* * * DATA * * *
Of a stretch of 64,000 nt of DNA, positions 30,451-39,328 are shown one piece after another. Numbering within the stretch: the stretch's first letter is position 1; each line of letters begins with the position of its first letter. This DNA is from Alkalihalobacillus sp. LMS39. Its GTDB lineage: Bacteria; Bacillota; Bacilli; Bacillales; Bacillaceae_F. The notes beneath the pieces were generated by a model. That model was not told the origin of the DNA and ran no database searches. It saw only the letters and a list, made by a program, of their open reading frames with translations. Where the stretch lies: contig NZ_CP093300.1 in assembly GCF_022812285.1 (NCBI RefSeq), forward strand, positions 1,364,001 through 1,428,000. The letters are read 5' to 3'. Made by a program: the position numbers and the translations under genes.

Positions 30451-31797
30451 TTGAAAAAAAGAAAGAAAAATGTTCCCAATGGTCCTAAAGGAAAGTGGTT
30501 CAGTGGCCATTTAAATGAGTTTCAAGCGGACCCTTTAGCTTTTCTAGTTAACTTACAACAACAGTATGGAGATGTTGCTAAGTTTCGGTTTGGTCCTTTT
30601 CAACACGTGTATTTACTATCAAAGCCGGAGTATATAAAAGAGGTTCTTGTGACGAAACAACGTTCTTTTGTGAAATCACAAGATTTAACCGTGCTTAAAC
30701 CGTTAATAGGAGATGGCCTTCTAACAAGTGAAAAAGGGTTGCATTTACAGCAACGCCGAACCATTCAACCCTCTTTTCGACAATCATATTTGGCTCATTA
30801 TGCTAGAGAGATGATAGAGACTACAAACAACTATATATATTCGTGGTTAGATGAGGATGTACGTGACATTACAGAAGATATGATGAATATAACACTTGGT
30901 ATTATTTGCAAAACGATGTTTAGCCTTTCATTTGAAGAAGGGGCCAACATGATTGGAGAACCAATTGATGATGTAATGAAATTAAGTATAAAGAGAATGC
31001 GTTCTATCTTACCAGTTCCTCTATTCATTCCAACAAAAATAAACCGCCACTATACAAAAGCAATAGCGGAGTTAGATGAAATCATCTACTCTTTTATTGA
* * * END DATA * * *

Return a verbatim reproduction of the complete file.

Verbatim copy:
Of a stretch of 64,000 nt of DNA, positions 30,451-39,328 are shown one piece after another. Numbering within the stretch: the stretch's first letter is position 1; each line of letters begins with the position of its first letter. This DNA is from Alkalihalobacillus sp. LMS39. Its GTDB lineage: Bacteria; Bacillota; Bacilli; Bacillales; Bacillaceae_F. The notes beneath the pieces were generated by a model. That model was not told the origin of the DNA and ran no database searches. It saw only the letters and a list, made by a program, of their open reading frames with translations. Where the stretch lies: contig NZ_CP093300.1 in assembly GCF_022812285.1 (NCBI RefSeq), forward strand, positions 1,364,001 through 1,428,000. The letters are read 5' to 3'. Made by a program: the position numbers and the translations under genes.

Positions 30451-31797
30451 TTGAAAAAAAGAAAGAAAAATGTTCCCAATGGTCCTAAAGGAAAGTGGTT
30501 CAGTGGCCATTTAAATGAGTTTCAAGCGGACCCTTTAGCTTTTCTAGTTAACTTACAACAACAGTATGGAGATGTTGCTAAGTTTCGGTTTGGTCCTTTT
30601 CAACACGTGTATTTACTATCAAAGCCGGAGTATATAAAAGAGGTTCTTGTGACGAAACAACGTTCTTTTGTGAAATCACAAGATTTAACCGTGCTTAAAC
30701 CGTTAATAGGAGATGGCCTTCTAACAAGTGAAAAAGGGTTGCATTTACAGCAACGCCGAACCATTCAACCCTCTTTTCGACAATCATATTTGGCTCATTA
30801 TGCTAGAGAGATGATAGAGACTACAAACAACTATATATATTCGTGGTTAGATGAGGATGTACGTGACATTACAGAAGATATGATGAATATAACACTTGGT
30901 ATTATTTGCAAAACGATGTTTAGCCTTTCATTTGAAGAAGGGGCCAACATGATTGGAGAACCAATTGATGATGTAATGAAATTAAGTATAAAGAGAATGC
31001 GTTCTATCTTACCAGTTCCTCTATTCATTCCAACAAAAATAAACCGCCACTATACAAAAGCAATAGCGGAGTTAGATGAAATCATCTACTCTTTTATTGA